United Airlines makes big changes to how we earn elite status, upgrades

Oct 11, 2019

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Listen up, United Airlines frequent flyers — big changes are coming to the way you earn elite status. As of next year, you’ll no longer earn miles toward status tiers; instead, qualification will be based solely on two new metrics: Premier Qualifying Points (PQPs) and Premier Qualifying Flights (PQFs).

These major changes are in addition to the award redemption devaluation kicking in next month and the new PlusPoints upgrade system. It’s not all doom and gloom though; I’ll walk you through it.

United’s increased spend requirements

For the qualification year ending Dec. 31, 2019 — for status valid through Jan. 31, 2021 — members will continue to qualify with a combination of flying and spending, as outlined below:

Beginning Jan. 1, 2020, those spend requirements are going up across the board. As of next year, you’ll need to spend at least the following (before taxes and fees) in order to qualify for each level:

  • Premier Silver: $4,000
  • Premier Gold: $8,000
  • Premier Platinum: $12,000
  • Premier 1K: $18,000

You’ll need to do a certain amount of flying to qualify as well — more on that below.

Premier Qualifying Flights and Points

Currently, United elites earn status with a combination of Premier Qualifying Miles (PQMs), Premier Qualifying Dollars (PQDs) and Premier Qualifying Segments (PQSs). Come Jan. 1, 2020, all three will be replaced — by Premier Qualifying Points (PQPs) and Premier Qualifying Flights (PQFs). Yeah, it’s okay to be confused — it should all be clear in a moment.

Customers earn PQPs for pre-tax United airfares, in addition to select other United purchases and partner flights. I’ll explain more in the sections below. There are two different qualification requirements for each tier — “points only,” which is based entirely on spend (1 PQP = $1); or PQPs + PQFs, which requires 12, 24, 36 or 54 individual flight segments, depending on your tier.

Each flight earns one credit toward the PQF requirement, including all fare classes except Basic Economy (and award tickets).So a connecting round-trip with two segments in each direction would earn 4 PQFs. Revenue partner flights count towards this segment requirement, with the exception of fares that currently don’t earn Premier-qualifying credits, such as deep-discounted economy on certain carriers.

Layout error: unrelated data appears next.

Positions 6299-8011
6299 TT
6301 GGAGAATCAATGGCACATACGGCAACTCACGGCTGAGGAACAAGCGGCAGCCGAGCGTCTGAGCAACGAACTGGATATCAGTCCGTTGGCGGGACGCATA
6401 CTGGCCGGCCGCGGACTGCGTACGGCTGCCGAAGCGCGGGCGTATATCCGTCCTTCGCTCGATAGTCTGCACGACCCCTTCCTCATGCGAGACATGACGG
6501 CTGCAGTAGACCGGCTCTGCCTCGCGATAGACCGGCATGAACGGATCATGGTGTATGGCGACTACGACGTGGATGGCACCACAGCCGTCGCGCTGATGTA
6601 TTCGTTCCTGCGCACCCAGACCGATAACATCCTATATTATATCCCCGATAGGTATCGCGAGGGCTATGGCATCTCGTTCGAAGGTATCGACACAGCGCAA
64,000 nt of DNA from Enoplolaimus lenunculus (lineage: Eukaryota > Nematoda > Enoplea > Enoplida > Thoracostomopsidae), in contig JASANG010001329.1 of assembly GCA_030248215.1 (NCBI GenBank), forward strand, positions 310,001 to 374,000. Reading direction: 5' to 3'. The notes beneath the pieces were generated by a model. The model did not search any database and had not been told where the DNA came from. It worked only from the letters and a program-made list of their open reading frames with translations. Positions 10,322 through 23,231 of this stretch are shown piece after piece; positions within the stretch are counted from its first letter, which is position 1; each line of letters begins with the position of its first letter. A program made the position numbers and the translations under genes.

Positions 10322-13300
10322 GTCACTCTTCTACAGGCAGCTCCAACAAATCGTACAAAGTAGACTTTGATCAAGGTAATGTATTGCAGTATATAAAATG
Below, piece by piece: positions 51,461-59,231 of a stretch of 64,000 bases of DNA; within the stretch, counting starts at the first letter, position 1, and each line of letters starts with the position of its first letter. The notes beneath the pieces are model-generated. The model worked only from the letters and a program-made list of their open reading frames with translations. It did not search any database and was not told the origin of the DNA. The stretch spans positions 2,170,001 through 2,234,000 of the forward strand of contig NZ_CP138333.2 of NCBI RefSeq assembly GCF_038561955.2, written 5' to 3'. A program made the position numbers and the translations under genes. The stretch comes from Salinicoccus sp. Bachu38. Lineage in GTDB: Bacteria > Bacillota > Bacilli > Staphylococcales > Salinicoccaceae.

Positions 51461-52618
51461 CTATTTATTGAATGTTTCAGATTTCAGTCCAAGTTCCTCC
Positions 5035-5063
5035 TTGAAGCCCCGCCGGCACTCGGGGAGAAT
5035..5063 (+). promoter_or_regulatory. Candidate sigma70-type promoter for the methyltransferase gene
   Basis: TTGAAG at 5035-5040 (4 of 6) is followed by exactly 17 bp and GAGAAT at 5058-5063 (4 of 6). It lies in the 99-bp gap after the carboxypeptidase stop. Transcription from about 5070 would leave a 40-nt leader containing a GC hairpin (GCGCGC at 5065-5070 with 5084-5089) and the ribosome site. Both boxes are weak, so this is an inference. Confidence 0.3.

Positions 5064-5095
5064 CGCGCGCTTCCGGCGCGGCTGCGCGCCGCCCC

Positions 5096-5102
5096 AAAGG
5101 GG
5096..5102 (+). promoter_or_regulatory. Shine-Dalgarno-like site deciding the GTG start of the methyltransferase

Finally, note that with this change, there’s no more spend exemption for members living outside the United States — everyone will be required to qualify under the new system. Additionally, all tiers require at least four United-operated segments, and there won’t be a waiver for co-branded cardholders.

More ways to earn PQPs

Currently, MileagePlus members earn PQPs via the following:

  • United and United Express flights
  • Partner flights issued on “016” (United) ticket stock
  • Economy Plus purchases
  • Preferred seating purchases

As of Jan. 1, those transactions will still qualify, as will:

  • Paid upgrades
  • The cash co-pay for MileagePlus Upgrade Awards
  • Non-016 partner travel (more on that below)

Another silver lining

Now, this is some great news, and the potential saving grace for flyers otherwise unable to meet United’s steep spend requirements. Beginning Jan. 1, partner flights will earn PQPs, even if they aren’t issued on United ticket stock. That means you can book a Singapore Airlines flight issued by Singapore and have that count towards your United spending requirements.

While “016” United-issued tickets will still be assigned PQPs based on the actual cost of the ticket, United will credit partner flights as follows:

  • Preferred partners: Award miles divided by 5
  • All other partners: Award miles divided by 6